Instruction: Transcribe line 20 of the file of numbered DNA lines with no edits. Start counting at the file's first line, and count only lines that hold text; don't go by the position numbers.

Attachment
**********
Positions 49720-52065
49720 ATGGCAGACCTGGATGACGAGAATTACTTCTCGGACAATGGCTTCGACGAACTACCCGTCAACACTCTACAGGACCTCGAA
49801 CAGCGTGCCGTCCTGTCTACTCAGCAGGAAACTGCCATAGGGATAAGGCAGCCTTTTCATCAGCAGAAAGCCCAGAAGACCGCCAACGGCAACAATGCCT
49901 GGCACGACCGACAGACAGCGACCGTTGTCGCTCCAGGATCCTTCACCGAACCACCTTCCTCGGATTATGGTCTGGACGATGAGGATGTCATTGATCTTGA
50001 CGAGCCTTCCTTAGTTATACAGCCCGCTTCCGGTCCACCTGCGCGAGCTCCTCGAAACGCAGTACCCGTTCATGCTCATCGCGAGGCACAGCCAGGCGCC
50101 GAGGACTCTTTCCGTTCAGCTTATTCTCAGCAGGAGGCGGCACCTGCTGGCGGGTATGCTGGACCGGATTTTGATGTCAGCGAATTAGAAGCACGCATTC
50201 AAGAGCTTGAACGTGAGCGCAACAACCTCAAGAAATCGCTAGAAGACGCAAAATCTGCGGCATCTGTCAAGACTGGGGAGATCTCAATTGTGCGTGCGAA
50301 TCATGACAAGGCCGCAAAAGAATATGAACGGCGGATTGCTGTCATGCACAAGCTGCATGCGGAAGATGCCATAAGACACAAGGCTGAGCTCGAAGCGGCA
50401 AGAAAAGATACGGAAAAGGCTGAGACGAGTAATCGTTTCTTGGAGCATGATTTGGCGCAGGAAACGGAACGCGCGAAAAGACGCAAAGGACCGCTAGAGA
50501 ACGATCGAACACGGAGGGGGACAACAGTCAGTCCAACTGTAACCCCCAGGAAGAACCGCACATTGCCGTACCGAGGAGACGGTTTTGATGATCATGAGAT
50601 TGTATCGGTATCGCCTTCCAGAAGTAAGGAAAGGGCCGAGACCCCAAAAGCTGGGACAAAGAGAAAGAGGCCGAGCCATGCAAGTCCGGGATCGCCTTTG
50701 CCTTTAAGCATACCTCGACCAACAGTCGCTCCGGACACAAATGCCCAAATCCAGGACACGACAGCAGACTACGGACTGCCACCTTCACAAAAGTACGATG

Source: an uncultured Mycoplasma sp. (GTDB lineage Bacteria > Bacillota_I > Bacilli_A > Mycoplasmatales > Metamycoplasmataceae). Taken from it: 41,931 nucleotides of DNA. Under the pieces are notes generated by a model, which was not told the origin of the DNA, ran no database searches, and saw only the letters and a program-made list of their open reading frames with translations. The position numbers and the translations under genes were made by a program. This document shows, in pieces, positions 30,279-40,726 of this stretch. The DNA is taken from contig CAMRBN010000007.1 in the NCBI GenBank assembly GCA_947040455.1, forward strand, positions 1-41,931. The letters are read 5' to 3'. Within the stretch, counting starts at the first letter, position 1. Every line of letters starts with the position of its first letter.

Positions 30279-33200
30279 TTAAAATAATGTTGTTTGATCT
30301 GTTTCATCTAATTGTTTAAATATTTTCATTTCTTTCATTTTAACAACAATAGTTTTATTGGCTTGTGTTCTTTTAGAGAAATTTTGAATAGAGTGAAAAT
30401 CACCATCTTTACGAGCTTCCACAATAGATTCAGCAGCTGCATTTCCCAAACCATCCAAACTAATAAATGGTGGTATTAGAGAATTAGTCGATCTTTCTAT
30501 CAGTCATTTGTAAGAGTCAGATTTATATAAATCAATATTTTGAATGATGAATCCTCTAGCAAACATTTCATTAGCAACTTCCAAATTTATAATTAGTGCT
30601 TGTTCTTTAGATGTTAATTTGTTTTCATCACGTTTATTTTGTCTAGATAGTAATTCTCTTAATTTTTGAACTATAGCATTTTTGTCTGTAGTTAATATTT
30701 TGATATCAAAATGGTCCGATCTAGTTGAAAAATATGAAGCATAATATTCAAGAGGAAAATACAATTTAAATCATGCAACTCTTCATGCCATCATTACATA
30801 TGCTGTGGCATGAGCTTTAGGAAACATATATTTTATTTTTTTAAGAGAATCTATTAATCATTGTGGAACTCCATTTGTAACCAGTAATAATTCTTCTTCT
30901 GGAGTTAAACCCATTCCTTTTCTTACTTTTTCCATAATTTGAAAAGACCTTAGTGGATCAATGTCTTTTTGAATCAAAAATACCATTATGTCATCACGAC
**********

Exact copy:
30701 TGATATCAAAATGGTCCGATCTAGTTGAAAAATATGAAGCATAATATTCAAGAGGAAAATACAATTTAAATCATGCAACTCTTCATGCCATCATTACATA